I’ve never liked job interviews. Never liked being the interviewee. Never liked being the interviewer. I think it’s because it feels like everyone involved is playing a game. We all know we’re playing a game and we’re all pretending that we know the rules, but we don’t.

Worst of all, the game has serious consequences.

Actually, there’s something even worse than the immediate consequences: it’s that job interviews don’t work.

Read this article from Farnam Street if you don’t believe me. All I’ll say for now is HR as an industry grew out of protecting companies from the liability and mystery of hiring people.

There are ways to improve the effectiveness of job interviews, like using structured uniform interviews, blind auditions and data based on competency tests but these methods are seldom available to small companies that don’t have the time, money or access to expertise to make these processes work for them.

This is why I’ve been intrigued by Malcolm Gladwell’s idea of “hiring nihilism” which sees doubt not as prison but as freedom. Since there is no way to know if you’re making the right decision, go with your gut: hire person you like. Bound to fail right? I mean, a gut feeling has about as much chance of success as rolling dice. Yes, but it’s not like current hiring systems aren’t already a lottery, contends Gladwell. And at least, you haven’t wasted time on pretending you can beat the odds.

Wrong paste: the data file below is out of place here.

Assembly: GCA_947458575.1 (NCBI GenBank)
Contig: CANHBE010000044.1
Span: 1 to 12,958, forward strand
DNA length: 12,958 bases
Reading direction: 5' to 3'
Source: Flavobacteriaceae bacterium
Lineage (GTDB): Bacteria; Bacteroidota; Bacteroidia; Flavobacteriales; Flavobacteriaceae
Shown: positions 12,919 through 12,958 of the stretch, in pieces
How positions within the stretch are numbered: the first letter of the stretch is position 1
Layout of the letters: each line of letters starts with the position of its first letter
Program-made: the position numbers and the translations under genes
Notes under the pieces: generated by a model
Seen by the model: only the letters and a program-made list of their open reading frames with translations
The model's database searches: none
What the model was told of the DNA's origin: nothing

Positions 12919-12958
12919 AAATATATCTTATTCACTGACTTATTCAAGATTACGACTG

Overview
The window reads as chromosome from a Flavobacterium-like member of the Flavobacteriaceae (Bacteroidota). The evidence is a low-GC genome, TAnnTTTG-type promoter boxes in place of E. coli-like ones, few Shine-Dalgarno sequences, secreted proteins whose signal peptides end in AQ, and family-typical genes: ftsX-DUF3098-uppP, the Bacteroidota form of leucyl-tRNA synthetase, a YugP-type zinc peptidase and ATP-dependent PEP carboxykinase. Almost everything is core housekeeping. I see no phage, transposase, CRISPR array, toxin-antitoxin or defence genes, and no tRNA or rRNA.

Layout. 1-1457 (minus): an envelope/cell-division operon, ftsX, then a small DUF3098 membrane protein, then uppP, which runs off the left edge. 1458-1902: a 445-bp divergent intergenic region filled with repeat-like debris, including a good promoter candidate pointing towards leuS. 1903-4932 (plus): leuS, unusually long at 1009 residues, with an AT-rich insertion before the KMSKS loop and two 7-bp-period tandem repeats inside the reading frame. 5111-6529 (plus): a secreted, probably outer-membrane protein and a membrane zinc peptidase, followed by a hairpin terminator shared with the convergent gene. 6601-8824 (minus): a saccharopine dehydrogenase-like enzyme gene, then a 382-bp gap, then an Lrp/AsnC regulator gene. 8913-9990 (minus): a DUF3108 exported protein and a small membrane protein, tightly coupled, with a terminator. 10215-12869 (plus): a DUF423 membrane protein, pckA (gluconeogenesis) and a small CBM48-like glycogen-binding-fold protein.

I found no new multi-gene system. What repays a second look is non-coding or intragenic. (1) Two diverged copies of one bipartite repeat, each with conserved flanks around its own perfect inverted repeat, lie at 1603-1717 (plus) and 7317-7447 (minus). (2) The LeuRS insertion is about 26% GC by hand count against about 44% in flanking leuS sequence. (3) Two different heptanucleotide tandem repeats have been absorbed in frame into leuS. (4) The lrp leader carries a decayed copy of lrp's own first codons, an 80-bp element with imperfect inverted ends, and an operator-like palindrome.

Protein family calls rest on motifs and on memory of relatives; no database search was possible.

Also, it’s potentially easier to have the “letting you go” conversation on the basis of “no hard feelings and we gave it our best shot,” or in other words starting the relationship as probation – contingent on it working for all concerned. Read Dianne Sullivan’s blog about the idea here and listen to a taste of Gladwell on Big Think (4 min). If you want a fuller exploration of Gladwell’s idea listen to the Revisionist History podcast episode “Hamlet was Wrong.” While I’m not entirely convinced, I appreciate Gladwell’s core idea: that your doubts can actually set you free instead of paralyzing you. And this applies to more than just hiring staff.

Work hard to understand any problem, but at the end of the day, accept that you cannot know the future. If things go wrong, it will be your responsibility to deal with it, but self-recrimination won’t help.

Embrace an uncertain future that frees you from blame.